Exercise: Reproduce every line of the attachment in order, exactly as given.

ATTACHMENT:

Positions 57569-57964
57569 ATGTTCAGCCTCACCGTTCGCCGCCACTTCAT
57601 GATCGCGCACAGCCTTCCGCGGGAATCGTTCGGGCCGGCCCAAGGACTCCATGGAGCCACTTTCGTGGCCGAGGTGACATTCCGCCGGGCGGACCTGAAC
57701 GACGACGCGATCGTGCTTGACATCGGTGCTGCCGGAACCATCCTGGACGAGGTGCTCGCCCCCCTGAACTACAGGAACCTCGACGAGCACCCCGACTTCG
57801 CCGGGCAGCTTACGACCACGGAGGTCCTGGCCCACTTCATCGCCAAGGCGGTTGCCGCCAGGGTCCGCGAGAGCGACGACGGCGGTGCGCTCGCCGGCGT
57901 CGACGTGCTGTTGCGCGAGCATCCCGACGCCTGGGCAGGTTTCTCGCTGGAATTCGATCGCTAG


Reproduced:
Positions 57569-57964
57569 ATGTTCAGCCTCACCGTTCGCCGCCACTTCAT
57601 GATCGCGCACAGCCTTCCGCGGGAATCGTTCGGGCCGGCCCAAGGACTCCATGGAGCCACTTTCGTGGCCGAGGTGACATTCCGCCGGGCGGACCTGAAC
57701 GACGACGCGATCGTGCTTGACATCGGTGCTGCCGGAACCATCCTGGACGAGGTGCTCGCCCCCCTGAACTACAGGAACCTCGACGAGCACCCCGACTTCG
57801 CCGGGCAGCTTACGACCACGGAGGTCCTGGCCCACTTCATCGCCAAGGCGGTTGCCGCCAGGGTCCGCGAGAGCGACGACGGCGGTGCGCTCGCCGGCGT
57901 CGACGTGCTGTTGCGCGAGCATCCCGACGCCTGGGCAGGTTTCTCGCTGGAATTCGATCGCTAG